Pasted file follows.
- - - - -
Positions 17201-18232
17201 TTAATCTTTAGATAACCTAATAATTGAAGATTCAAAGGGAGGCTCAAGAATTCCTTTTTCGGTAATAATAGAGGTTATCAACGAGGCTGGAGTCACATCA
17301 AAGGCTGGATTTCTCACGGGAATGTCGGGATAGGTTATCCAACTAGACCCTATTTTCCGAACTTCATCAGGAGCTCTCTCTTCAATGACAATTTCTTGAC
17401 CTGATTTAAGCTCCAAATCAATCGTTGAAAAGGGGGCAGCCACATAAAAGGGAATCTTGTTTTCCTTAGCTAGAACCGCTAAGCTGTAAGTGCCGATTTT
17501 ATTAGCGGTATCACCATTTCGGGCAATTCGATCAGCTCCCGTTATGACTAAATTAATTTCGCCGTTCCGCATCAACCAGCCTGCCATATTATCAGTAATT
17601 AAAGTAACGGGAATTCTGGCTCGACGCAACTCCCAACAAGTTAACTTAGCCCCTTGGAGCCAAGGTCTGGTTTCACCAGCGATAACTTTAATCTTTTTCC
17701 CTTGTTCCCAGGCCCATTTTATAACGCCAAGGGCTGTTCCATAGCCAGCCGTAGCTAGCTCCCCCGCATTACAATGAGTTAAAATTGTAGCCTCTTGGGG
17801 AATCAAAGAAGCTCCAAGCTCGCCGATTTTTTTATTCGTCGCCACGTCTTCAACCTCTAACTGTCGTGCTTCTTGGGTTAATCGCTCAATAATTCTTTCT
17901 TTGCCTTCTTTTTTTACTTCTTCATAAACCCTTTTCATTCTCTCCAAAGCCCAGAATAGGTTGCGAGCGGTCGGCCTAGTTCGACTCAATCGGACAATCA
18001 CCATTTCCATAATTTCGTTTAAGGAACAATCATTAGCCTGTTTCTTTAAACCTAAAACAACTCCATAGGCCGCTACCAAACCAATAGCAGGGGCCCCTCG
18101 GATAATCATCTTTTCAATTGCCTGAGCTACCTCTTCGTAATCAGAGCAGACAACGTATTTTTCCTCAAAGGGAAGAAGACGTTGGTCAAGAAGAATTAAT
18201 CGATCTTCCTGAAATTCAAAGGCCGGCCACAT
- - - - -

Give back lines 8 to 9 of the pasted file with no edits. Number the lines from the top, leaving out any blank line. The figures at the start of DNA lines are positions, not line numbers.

17801 AATCAAAGAAGCTCCAAGCTCGCCGATTTTTTTATTCGTCGCCACGTCTTCAACCTCTAACTGTCGTGCTTCTTGGGTTAATCGCTCAATAATTCTTTCT
17901 TTGCCTTCTTTTTTTACTTCTTCATAAACCCTTTTCATTCTCTCCAAAGCCCAGAATAGGTTGCGAGCGGTCGGCCTAGTTCGACTCAATCGGACAATCA